- Christmas Info, Traditions, Recipes, News

A brief history of Christmas...

So what's Christmas all about then?

Happy Christmas

Why do we celebrate Christmas? Where did it all start? We have gathered together some usefull info to shed some light on this magical time of the year. Also, what does Christmas mean to you? We want to hear your stories, experiences and Christmas photos. Get in touch. :-)

Happy Christmas

The intro

Christmas is an old tradition that can be traced back over 4000 years with many of the current Christmas Traditions celebrated today dating back well before Jesus Christ was even born. An example of these include: the giving of gifts, carnivals, carol singers, Festive gatherings and feasts, church processions and many others going right back to early Mesopotamian times.

Happy Christmas

The Mesopotamians

The Mesopotamians followed traditions at Christmas for different reasons as we do today, they worshipped many different gods and each year as Winter approached they believed that Marduk their chief god would do battle against the monsters of Chaos.

The Mesopotamians would hold a 12 day New Year festival that was believed to assist their chief god in conquering the enemy and help to bring in the New Year safely. However the King of the Mesopotamians would have to swear his faithfulness to the chief god Marduk, before being slain as the ultimate human sacrifice in order to return to help ward off the monsters of chaos the following year.

But the people of Mesopotamian, who respected the King, used the idea of replacing the real King with a convicted criminal dressed in all the royal robes this process was known as mock king or mocking as we now know it!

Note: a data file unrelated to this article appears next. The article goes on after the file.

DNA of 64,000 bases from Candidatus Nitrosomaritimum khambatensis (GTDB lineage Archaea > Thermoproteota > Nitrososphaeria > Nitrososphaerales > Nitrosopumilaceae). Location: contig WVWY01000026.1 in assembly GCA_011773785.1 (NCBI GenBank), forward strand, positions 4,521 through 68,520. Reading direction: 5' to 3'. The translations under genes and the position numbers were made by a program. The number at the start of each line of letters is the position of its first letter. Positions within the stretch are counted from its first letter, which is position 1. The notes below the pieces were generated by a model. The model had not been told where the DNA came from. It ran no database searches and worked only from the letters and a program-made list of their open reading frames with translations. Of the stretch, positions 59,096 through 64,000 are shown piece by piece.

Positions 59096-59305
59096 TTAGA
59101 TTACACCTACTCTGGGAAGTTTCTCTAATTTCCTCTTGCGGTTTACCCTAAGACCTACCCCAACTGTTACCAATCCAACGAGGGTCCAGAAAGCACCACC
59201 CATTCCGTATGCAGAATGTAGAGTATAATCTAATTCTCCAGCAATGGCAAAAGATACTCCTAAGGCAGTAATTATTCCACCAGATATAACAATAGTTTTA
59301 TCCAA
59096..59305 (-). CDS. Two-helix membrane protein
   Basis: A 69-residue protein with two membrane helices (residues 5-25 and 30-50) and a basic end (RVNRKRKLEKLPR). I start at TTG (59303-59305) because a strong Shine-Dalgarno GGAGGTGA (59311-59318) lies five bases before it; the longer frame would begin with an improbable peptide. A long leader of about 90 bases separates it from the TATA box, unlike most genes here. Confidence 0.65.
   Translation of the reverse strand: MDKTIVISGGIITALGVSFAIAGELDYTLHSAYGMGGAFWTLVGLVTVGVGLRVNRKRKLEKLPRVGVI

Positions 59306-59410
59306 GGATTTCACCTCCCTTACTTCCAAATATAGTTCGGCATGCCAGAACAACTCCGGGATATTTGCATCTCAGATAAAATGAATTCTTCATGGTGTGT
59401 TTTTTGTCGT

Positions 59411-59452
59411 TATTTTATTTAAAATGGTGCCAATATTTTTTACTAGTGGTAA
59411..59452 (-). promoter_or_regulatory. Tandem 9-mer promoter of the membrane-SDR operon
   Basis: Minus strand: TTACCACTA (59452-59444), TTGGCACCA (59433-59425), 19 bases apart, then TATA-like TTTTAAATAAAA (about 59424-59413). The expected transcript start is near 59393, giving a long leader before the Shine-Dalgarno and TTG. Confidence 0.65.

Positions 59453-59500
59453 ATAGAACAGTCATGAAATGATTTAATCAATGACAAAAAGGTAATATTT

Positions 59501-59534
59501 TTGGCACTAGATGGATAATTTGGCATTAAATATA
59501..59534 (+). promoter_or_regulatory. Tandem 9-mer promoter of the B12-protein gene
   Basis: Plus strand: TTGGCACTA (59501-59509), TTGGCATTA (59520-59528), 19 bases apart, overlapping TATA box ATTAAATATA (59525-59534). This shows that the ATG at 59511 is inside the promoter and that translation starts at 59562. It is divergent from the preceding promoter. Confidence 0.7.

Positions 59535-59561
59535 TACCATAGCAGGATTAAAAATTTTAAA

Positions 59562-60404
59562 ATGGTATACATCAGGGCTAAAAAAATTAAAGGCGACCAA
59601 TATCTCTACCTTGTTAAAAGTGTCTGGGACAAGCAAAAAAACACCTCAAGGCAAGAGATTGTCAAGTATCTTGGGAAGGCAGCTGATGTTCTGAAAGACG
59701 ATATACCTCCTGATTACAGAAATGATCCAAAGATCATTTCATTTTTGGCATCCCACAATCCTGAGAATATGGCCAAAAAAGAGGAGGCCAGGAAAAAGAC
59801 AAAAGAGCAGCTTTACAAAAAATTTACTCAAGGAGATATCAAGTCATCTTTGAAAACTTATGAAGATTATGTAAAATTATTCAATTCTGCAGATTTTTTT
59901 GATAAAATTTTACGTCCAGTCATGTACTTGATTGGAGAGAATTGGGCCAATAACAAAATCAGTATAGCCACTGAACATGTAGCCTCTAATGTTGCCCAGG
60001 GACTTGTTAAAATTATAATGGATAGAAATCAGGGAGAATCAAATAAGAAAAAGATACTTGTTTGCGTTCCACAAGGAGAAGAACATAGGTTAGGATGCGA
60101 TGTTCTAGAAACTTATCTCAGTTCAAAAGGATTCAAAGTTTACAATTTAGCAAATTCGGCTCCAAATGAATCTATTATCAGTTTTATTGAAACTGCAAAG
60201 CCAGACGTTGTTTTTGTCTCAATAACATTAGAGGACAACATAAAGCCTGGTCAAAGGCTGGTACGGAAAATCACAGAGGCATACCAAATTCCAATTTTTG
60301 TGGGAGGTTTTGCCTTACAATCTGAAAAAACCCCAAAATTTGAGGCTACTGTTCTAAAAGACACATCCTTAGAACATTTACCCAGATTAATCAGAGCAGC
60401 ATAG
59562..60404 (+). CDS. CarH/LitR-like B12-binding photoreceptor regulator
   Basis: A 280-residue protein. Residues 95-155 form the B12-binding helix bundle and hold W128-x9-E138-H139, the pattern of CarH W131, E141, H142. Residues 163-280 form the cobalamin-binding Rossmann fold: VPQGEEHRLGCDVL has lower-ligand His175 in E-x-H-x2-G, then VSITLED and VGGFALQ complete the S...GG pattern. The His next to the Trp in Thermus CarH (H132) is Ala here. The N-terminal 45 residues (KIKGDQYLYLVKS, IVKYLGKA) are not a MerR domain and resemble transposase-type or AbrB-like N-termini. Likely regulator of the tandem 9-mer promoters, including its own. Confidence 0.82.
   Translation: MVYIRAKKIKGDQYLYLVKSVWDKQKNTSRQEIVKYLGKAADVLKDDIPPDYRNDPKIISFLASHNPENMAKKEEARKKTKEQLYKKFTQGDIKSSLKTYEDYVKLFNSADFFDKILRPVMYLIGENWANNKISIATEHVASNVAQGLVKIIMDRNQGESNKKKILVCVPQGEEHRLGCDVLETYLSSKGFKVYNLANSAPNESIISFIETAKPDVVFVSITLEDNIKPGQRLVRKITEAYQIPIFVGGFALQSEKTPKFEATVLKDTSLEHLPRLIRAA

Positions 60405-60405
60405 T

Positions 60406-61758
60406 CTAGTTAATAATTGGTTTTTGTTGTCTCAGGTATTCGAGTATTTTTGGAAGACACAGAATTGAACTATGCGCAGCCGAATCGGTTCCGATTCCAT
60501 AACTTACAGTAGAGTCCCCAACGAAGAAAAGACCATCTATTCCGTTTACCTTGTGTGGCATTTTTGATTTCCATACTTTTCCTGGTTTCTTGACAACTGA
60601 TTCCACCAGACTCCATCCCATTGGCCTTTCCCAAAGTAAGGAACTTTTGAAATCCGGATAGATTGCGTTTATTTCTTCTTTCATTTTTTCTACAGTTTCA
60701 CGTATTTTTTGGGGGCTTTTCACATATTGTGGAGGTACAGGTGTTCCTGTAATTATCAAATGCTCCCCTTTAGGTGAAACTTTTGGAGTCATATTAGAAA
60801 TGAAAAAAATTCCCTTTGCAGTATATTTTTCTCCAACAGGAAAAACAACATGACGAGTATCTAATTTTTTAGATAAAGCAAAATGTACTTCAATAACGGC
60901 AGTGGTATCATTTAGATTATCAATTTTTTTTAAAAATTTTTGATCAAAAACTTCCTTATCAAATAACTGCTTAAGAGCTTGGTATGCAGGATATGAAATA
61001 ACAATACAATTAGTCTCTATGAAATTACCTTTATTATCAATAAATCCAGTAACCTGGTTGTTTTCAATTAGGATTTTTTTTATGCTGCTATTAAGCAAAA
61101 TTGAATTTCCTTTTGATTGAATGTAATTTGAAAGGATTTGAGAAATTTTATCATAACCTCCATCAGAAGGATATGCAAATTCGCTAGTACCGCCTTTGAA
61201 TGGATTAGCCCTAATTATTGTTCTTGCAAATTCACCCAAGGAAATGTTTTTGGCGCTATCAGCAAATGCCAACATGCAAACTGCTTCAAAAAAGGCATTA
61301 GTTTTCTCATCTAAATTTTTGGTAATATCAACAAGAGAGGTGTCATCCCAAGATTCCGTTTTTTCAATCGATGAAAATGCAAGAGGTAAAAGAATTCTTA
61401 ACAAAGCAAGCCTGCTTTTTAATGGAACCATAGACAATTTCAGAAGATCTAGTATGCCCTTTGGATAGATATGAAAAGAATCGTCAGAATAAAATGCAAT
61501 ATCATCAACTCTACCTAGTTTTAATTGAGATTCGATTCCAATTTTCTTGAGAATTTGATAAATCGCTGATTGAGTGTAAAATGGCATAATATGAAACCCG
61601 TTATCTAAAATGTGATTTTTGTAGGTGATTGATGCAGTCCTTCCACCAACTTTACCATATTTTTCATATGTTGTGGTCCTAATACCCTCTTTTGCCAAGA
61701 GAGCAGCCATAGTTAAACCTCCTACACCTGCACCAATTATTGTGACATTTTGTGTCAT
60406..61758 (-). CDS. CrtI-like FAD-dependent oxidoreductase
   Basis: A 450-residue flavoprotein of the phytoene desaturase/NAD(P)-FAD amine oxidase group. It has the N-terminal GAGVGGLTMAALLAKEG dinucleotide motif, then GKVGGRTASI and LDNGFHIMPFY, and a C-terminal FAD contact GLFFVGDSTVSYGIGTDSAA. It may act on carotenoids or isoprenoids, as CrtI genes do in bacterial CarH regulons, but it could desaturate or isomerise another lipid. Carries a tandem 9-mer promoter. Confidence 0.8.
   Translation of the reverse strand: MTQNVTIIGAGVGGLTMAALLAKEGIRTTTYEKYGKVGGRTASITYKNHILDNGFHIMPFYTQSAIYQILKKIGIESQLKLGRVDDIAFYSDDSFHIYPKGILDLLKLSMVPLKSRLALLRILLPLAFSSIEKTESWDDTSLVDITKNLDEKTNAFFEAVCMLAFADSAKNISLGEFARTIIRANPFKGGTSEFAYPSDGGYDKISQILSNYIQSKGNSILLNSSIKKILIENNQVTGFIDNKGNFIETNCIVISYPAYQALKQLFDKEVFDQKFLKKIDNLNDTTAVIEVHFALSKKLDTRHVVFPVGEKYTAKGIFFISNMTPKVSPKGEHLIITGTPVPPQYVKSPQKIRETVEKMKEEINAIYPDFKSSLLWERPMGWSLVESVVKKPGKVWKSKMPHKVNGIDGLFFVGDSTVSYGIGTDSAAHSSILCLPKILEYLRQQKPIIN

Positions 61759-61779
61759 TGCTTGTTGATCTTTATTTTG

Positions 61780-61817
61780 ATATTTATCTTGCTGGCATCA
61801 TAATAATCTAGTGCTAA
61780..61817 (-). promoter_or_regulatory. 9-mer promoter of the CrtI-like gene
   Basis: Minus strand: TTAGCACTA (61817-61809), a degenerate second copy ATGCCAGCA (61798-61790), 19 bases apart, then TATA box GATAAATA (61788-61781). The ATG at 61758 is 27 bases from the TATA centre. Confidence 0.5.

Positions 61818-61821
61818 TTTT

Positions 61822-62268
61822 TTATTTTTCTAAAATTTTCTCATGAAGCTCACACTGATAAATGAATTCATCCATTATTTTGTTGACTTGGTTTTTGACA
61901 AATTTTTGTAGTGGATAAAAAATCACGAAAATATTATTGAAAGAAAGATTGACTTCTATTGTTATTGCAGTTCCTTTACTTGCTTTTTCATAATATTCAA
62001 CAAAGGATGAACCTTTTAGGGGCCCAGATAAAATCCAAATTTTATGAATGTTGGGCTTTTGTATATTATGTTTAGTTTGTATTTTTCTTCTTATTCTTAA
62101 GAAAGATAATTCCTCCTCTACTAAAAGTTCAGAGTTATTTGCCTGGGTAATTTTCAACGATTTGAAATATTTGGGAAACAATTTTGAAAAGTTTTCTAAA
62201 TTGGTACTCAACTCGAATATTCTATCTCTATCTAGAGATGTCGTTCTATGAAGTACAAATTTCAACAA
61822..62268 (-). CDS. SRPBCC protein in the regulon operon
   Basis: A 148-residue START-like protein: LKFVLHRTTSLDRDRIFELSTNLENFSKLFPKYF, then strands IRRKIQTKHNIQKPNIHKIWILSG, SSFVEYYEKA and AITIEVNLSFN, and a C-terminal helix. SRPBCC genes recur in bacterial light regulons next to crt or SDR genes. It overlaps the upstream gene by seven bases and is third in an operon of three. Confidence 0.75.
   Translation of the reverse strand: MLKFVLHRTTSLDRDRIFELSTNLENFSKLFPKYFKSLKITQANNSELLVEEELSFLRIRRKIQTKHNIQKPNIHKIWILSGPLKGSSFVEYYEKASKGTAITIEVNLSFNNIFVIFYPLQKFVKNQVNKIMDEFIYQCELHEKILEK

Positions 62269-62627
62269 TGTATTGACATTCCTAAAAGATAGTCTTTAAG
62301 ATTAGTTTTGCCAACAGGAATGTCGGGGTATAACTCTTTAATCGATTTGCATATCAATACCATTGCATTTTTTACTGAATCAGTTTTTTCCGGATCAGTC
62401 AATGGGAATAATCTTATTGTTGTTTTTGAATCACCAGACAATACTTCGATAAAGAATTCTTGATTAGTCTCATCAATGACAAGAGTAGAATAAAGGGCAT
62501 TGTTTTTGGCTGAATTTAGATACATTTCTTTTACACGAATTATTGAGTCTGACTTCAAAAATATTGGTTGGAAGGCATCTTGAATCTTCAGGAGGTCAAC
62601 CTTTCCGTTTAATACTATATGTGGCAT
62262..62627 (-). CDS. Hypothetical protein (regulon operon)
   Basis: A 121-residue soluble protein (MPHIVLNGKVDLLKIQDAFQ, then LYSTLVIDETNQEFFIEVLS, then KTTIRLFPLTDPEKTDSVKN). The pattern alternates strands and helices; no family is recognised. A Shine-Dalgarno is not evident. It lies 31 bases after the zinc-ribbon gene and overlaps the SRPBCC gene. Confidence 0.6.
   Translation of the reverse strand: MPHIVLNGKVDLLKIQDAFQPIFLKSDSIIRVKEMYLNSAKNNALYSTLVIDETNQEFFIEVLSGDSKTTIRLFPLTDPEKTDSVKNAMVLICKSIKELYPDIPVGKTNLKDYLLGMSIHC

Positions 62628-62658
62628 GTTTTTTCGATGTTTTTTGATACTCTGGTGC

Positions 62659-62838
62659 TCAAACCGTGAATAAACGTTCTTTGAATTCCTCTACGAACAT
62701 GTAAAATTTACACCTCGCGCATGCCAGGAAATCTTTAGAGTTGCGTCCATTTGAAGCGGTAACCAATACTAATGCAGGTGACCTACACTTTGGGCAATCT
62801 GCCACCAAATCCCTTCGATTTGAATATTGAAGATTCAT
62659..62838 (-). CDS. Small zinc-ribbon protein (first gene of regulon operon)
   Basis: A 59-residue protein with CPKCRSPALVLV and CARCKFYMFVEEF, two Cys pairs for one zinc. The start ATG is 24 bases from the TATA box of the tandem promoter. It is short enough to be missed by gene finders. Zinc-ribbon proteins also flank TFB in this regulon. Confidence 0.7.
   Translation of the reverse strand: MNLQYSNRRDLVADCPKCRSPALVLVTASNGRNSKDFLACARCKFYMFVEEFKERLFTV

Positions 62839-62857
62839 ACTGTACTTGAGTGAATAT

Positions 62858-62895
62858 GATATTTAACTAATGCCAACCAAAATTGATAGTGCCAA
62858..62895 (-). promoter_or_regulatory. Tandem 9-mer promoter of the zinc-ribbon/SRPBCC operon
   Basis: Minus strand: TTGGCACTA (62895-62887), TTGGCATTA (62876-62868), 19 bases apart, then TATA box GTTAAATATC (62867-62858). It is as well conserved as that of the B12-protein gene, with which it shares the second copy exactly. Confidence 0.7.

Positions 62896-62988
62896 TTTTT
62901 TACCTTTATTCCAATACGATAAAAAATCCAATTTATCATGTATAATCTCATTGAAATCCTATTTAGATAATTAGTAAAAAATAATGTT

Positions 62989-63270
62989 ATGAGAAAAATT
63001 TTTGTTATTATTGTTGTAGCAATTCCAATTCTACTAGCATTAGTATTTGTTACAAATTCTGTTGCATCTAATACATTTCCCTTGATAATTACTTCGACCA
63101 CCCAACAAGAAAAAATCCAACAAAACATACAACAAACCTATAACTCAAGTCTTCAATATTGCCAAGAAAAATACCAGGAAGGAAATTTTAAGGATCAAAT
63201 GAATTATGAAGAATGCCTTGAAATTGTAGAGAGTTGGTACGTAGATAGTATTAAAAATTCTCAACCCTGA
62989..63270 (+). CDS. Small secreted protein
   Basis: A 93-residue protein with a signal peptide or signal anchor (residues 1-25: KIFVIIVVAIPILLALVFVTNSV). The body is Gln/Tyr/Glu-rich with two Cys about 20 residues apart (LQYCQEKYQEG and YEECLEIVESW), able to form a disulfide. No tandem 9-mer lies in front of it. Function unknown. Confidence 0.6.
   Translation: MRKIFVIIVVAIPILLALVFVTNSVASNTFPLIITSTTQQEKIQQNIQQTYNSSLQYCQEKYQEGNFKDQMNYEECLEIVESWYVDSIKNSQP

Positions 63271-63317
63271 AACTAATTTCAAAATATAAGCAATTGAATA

Early Europeans

Early Europeans believed in witchcraft, ghouls, ghosts and evil spirits. They were terrified that the Sun would not return after the Winter Solstice with its long nights and short days so special rituals and lengthy celebrations were held to welcome back the Sun.

The Romans

Roman's would celebrate a festival called Saturnalia which began mid December and continued through to the 1st of January. To celebrate the god of Saturn, countless festivities would take place which included: large feasts, the exchanging of gifts, street parties and singing. The streets would be filled with shouts of “Jo Saturnalia” and Villa's would also be decorated with green foliage and lit with bright candles. As a final joyous event the slaves would exchange places with the masters obviously dependent on how good they were!

The Scandanavians

In Scandinavia the sun would disappear for lengthy periods during the winter months. After five weeks scouts would be sent into the mountains, to the very peaks, to look for the return of the Sun. When the first light was seen by the scouts they would return with the good news. A great festival would then be held, known as the Yuletide, special feasts would be served around great bonfires burning Yule logs. Finally some native people would tie apples around branches of trees to remind them that Spring and Summer would return.


With Christianity being the main focal point of festive traditions today the exact birthday of Jesus Christ has never really been pinpointed. Traditions state that it has been celebrated since 98 AD and in 137 AD the Bishop of Rome ordered birthday celebrations for the son of Christ. But it wasn't until 350 AD that the present Christmas day - December the 25th was chosen, this time by another Bishop of Rome, Julius, recognizing the need for celebrations for the observance of Christmas.

But as Christianity took its hold with increasing numbers following pagan and Saturnalia festivals, the church became reluctant to follow celebrations and forbid any such festivities. But it was eventually decided that celebrations would be tamed and honed towards worshipping the son of god, Jesus Christ

Other sources claim that the Christian "Christmas" celebration was invented by the church to compete against the older pagan celebrations which were carried out during December. The 25th being chosen as a way of competing against the older Roman and Persian religion: Mithraism, which at the time was one of Christianitys biggest rivals. The church eventually shone through combining the gift giving, decorations, carol singing and special feast to create the special celebrations that is known as Christmas today. Or so the legend has it!!